2

How can one refer in the main text to a glossary name followed by the exact page number of the glossary entry, i.e. instead of just:

See \gls{<label>}

which of course works something like:

See \gls{<label>} on page \pagenumber{<label>}

However \pageref{<label>} always returns ?? for a glossary entry label. Maybe I'm missing something?

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  • The label used with gls is no label which can be handled over to \pageref -- \gls is like \ref -- getting a label value but not setting one (effectively). In addition, this wouldn't be unique, since you could use \gls{foo} on another page --> which page should then be referred too?
    – user31729
    Aug 5, 2015 at 18:09

2 Answers 2

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This is only a partial solution -- it works for the first use of \gls{foo} label only, later calls with the same label are 'ignored' or do nothing.

glossaries does indeed define a glsentry-foo label when \gls{foo} is used -- but this refers to the location of foo in the glossary, not on the calling page.

I've grabbed a little bit of xparse etc. and other expl3 code and 'redefined' gls to add automatically an additional label glscall:foo, which can be referred to with \pageref{glscall:foo} then.

Please note that \gls* still works as usual, I did not touch that (so far)

\documentclass{article}

\usepackage{letltxmacro}
\usepackage{xparse}

\usepackage{glossaries}

\newcounter{someglscallcounter}

\makeatletter

\ExplSyntaxOn
\seq_new:N \g_glslabel_seq
\LetLtxMacro\orig@gls\gls
\RenewDocumentCommand{\gls}{omo}{%
  \IfValueTF{#1}{%
    \IfValueTF{#3}{%
      \orig@gls[#1]{#2}[#3]%
    }{%
      \orig@gls[#1]{#2}
    }%
  }{%
    \IfValueTF{#3}{%
      \orig@gls{#2}[#3]%
    }{%
      \orig@gls{#2}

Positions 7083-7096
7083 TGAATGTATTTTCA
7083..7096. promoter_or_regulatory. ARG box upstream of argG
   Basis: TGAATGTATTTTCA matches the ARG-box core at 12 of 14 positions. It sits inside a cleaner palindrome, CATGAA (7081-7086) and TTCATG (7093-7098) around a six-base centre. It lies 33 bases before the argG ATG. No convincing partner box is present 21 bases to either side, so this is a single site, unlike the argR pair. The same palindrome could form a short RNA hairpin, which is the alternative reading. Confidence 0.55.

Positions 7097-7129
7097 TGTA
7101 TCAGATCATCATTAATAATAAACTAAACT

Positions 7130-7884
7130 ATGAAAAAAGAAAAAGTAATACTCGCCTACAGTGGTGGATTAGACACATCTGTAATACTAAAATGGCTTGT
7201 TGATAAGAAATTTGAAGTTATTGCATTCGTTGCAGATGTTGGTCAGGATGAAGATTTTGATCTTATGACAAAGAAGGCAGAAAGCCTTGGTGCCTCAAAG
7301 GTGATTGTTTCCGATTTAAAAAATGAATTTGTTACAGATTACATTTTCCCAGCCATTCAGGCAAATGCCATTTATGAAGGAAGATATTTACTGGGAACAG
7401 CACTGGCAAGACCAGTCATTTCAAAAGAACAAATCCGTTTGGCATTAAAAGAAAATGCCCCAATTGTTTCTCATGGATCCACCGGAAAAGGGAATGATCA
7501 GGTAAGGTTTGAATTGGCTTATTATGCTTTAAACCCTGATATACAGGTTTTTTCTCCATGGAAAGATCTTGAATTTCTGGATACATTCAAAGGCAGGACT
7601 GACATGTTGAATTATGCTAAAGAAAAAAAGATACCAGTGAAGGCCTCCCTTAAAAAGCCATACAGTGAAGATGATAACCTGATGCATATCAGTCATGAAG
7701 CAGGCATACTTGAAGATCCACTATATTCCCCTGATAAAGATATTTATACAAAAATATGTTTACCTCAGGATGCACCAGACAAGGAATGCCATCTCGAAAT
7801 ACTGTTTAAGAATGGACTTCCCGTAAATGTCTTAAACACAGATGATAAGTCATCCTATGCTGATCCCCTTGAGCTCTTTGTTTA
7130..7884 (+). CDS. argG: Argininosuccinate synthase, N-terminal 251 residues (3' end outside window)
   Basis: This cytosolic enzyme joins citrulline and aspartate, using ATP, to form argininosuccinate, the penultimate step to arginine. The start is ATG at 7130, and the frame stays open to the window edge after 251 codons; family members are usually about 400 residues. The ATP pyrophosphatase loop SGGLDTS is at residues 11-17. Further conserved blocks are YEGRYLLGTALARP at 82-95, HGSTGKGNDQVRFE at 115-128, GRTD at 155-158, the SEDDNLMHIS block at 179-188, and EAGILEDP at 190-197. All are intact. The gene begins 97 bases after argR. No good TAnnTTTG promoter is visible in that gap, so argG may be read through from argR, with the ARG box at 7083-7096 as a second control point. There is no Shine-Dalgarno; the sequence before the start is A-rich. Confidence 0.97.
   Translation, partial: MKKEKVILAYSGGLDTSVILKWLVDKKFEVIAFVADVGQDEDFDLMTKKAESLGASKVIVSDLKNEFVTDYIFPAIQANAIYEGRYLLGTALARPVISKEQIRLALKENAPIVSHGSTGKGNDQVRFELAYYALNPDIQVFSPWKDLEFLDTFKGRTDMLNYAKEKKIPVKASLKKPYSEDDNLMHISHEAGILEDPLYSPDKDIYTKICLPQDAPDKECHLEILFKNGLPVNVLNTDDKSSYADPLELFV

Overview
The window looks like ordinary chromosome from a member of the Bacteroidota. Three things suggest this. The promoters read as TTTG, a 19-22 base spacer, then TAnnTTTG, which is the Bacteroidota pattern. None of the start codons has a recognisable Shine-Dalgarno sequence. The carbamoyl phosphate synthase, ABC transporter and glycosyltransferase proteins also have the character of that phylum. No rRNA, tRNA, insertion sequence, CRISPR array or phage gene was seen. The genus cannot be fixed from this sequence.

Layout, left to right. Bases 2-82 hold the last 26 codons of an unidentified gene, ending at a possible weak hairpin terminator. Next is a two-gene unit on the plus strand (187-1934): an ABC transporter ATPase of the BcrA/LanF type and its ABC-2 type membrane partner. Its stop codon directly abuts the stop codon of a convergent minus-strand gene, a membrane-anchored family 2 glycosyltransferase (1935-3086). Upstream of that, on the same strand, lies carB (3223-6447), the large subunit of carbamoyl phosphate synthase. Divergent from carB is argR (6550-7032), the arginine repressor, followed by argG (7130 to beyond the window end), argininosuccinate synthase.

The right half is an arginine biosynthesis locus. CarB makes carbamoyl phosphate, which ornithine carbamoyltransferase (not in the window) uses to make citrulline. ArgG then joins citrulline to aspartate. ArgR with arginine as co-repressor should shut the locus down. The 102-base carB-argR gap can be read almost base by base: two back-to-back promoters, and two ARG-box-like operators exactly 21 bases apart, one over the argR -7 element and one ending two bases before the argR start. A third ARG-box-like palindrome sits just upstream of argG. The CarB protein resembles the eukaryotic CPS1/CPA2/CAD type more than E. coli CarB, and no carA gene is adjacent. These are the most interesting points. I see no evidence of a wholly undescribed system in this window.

}% 
  }%
  \seq_if_in:NnTF{\g_glslabel_seq}{glscall:#2}{%
    % The label is already used, do nothing. 
  }{%
    \seq_gput_left:Nn{\g_glslabel_seq}{glscall:#2}%
    \typeout{Adding glscall:#2}
    \refstepcounter{someglscallcounter}%
    \label{glscall:#2}%
  }%
}

\ExplSyntaxOff
\makeatother


\makeglossaries

\newglossaryentry{duck}{%
name={Duck},
description={Ducks are great}
}

\newglossaryentry{cat}{%
name={Cat},
description={cats are great too}
}



\newglossaryentry{Elephant}{%
name={Elephant},
description={Elephants are huge!}
}

\begin{document}
A \gls{cat} is a cute animal.

A \gls{duck} is a quacking animal 

\gls{Elephant} and \gls{cat} are mammals. 

The entry for  \gls{duck} is on page \pageref{glsentry-duck} but it was used the first time on page \pageref{glscall:duck}

\clearpage

\printglossaries

\end{document}

enter image description here

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  • For the expl3 experts: I know, I can drop the % characters :D
    – user31729
    Aug 5, 2015 at 21:39
2

The glossaries package has an option entrycounter, which defines and uses a counter to automatically number each entry in the glossary. This uses \refstepcounter to increment the counter and automatically adds a label, which means that with this option you can reference the label using \pageref.

You can prevent the number from appearing in the glossary by redefining \glsentrycounterlabel to do nothing, but the counter will still be incremented and labelled. The argument of \label isn't simply the glossary label, but is constructed from it with a prefix. The simplest method is to use the extension package glossaries-extra, which provides \glsxtrpageref for easy use.

The example below uses dummy entries defined in example-glossaries-brief.tex, which is provided with the glossaries package:

\documentclass{article}

\usepackage[entrycounter]{glossaries-extra}

\renewcommand{\glsentrycounterlabel}{}

\makeglossaries

\loadglsentries{example-glossaries-brief}
\glsaddall % add all to pad the glossary to two pages.

\begin{document}
See \gls{lorem} on page \glsxtrpageref{lorem}.

\printglossaries
\end{document}

This produces:

See lorem on page 2.

(Build process: latex, makeglossaries, latex, latex)

If you don't want to use glossaries-extra (or your version is too old to provide \glsxtrpageref), then you can simply do:

See \gls{lorem} on page \pageref{glsentry-lorem}.

Note that this method only works with glossary styles that use \glsentryitem (which all the predefined styles use).

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